City board to look at ban for plastic bags, straws, other plastic products

Group also will study fees and incentives to reduce plastic use

photo by: Associated Press

This file photo from Aug. 3, 2009 shows a clerk bagging groceries in plastic sacks at the M Street Grocery in Seattle. (AP Photo/Elaine Thompson, File)

A local advisory board will be looking at whether the city can play a role in reducing the amount of disposable plastic products used in Lawrence.

The city’s Sustainability Advisory Board voted earlier this month to make the issue of single-use plastics one of its priorities. Lawrence-Douglas County Sustainability Director Jasmin Moore said the board is forming a community work group to study single-use plastics, such as plastic bags, straws and food containers, and potential ways to reduce their use.

Moore, who is the board’s staff liaison, said the board took up the issue in response to calls from several community groups for a plastic bag ban or other restriction. After hearing public comment on the issue, Moore said the board decided it wanted to look at the topic more broadly and consider all single-use plastic products and strategies to reduce waste.

“The goal is to reduce the amount of plastic in general,” Moore said. “In the whole three Rs of reduce, reuse, recycle, looking upstream to the reduce component. And so what is a model that would be sustainable and equitable for Lawrence?”

Plastic bags, like the type used at grocery stores, have come under scrutiny in some communities because they are difficult to recycle. Lawrence’s curbside recycling program does not accept the plastic grocery bags. Plastic straws more recently have become a topic of environmental conversation. Some restaurants, theme parks, cruise lines and other large users of straws have stopped serving them with drinks, especially if they aren’t requested by diners. Straws also are difficult to recycle, and if not properly disposed can pose a risk to wildlife that mistake them for food.

Though some communities concerned about the quantity of plastic waste have banned certain throwaway products or plastic bags, Moore said the group’s research will look into multiple possibilities. In addition to considering a ban, Moore said the group will consider strategies such as fees for single-use plastics and an incentive program for businesses that move away from single-use plastics.

The work group will conduct research on the topic, and answer a list of questions that the board uses to approach sustainability issues, Moore said. The board will consider data regarding the current local conditions, models of best practices, financial implications and impacts on residents, among other factors.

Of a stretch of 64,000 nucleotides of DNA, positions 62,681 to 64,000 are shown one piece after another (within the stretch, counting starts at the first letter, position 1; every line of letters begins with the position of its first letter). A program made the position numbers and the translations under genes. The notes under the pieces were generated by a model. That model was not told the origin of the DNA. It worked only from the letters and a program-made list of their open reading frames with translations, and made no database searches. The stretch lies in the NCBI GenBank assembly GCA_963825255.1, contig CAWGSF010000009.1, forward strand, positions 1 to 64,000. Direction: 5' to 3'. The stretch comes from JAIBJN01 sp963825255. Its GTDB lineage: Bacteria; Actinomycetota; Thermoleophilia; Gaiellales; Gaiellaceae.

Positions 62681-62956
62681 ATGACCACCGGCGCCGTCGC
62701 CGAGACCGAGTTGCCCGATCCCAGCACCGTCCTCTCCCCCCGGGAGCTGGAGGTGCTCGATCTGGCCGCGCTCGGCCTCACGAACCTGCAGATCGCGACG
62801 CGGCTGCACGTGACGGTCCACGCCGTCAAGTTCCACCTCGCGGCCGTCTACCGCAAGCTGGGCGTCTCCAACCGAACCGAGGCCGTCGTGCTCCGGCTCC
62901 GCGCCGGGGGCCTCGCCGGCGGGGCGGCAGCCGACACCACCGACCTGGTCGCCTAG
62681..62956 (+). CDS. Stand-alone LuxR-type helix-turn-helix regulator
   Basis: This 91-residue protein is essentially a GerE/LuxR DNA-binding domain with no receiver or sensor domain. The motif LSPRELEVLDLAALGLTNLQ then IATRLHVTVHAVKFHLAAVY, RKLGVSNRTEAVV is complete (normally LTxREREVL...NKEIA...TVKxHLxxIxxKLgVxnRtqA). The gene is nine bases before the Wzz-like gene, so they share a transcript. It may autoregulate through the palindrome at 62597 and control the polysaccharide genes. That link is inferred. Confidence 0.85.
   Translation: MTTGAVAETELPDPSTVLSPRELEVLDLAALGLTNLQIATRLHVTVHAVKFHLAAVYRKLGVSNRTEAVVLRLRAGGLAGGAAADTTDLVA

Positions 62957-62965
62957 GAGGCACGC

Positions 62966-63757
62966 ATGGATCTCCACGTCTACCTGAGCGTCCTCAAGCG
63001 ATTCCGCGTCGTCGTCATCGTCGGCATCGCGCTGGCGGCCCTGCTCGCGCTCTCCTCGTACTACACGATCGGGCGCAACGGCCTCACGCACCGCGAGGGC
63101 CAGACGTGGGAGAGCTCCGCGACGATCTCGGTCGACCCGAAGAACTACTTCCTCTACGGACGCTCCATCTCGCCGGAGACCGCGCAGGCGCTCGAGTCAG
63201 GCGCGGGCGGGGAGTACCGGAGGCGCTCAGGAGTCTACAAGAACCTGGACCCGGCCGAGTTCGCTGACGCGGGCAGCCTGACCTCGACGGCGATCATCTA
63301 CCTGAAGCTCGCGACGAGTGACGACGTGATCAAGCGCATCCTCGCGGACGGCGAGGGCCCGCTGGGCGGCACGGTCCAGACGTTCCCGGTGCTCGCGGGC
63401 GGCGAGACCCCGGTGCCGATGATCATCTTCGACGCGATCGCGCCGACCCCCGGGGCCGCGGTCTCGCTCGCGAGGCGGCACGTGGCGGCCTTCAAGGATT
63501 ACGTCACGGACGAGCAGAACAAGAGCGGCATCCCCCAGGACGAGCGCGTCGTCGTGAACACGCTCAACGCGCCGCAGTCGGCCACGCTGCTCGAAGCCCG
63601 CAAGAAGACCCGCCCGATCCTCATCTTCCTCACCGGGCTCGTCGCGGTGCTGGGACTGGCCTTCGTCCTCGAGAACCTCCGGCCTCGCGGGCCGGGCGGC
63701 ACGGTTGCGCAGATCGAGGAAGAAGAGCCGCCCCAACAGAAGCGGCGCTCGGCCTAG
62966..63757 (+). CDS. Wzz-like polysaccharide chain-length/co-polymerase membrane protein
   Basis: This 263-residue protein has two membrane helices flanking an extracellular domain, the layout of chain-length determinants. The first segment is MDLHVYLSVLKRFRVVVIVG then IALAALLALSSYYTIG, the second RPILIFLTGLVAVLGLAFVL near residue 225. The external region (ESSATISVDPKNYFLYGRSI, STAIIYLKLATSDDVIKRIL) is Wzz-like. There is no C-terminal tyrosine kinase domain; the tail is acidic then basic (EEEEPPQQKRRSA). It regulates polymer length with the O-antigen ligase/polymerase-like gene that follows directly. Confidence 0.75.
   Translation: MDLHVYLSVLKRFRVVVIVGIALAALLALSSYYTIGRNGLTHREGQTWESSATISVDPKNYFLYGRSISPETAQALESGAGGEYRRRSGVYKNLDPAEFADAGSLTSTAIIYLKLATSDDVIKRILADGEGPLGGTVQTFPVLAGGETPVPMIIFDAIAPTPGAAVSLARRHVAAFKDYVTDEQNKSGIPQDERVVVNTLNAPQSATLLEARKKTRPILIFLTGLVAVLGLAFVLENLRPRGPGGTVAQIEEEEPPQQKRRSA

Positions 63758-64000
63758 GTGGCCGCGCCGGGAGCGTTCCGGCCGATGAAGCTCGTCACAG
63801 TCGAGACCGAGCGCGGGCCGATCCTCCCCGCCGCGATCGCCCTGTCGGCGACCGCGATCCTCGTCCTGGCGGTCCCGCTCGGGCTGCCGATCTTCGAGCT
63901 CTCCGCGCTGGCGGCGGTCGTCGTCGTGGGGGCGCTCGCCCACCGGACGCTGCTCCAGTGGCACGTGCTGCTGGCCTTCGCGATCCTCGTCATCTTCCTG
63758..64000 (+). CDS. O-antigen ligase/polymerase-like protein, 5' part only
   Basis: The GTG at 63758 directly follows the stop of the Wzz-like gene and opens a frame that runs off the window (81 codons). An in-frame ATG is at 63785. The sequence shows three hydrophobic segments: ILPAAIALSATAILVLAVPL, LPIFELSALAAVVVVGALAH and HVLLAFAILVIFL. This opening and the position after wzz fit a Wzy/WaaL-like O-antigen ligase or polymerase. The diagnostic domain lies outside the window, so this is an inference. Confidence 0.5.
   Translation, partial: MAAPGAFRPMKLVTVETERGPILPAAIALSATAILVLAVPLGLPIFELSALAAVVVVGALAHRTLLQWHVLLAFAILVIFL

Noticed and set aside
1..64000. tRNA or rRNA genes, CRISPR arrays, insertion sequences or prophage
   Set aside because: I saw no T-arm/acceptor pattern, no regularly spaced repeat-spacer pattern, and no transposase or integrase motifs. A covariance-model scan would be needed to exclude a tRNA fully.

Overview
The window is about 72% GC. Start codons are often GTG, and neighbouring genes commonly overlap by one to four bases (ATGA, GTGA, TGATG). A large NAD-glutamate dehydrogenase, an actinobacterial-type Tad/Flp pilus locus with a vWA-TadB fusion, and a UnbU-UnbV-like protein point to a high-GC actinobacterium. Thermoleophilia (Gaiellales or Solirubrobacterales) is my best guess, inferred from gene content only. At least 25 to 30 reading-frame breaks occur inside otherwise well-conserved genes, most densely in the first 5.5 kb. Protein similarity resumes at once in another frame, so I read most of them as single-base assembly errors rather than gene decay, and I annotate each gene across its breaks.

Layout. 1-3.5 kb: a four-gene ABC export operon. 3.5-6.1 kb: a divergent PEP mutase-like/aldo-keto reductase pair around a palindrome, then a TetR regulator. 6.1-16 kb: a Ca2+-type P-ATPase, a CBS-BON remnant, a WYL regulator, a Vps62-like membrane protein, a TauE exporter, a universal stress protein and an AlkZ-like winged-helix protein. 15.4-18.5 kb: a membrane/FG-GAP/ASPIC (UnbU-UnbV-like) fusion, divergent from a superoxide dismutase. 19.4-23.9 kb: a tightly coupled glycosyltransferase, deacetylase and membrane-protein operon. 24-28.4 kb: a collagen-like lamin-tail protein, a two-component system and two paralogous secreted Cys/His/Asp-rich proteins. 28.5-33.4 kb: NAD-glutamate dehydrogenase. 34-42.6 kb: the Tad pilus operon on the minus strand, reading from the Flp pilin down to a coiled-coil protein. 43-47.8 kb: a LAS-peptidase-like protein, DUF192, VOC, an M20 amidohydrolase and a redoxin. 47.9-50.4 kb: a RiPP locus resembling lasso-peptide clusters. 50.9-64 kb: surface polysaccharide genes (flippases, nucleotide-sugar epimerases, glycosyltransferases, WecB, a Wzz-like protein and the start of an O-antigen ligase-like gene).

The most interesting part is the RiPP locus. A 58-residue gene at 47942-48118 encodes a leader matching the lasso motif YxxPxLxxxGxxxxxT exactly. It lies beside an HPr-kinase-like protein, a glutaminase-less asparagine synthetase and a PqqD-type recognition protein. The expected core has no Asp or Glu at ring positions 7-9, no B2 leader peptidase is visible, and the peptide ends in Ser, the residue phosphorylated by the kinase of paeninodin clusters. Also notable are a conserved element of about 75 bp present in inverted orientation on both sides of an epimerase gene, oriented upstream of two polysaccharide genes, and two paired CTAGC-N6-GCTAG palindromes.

Moore said that several community groups spoke to the board about plastic bags and other single-use plastics. She said that members of Lawrence Ecology Teams United in Sustainability, Wakarusa Group of the Sierra Club, Sustainability Action Network and students and staff from Kennedy Elementary School were all present at the board’s meeting.

Members of those groups have also brought up concerns regarding single-use plastics to the City Commission, which previously indicated that it would like to discuss the topic. The conversation re-emerged after a class of fourth-grade students at Kennedy Elementary School called up local leaders about their idea for a local ban or other restrictions on plastic bags. Ultimately, a group of the students gave a presentation to the commission in May.

This is also not the first time the Sustainability Advisory Board has discussed issues related to single-use plastics. Moore said it has been a frequent topic over the last several years, and that the idea of banning plastic bags was also discussed last summer. At that time, Moore said the board decided the topic did not align with its recently set priorities and decided not to take further action, but that the board’s view had changed.

“All the board members present at the meeting this month acknowledged that, and said it looks like now is the time to explore this in a deeper way than it has been in the past,” Moore said.

The work group will include community members and after conducting its research will bring a recommendation back to the board, which will ultimately provide a recommendation to the City Commission. Those interested in joining the work group may contact work group chair Michael Steinle at


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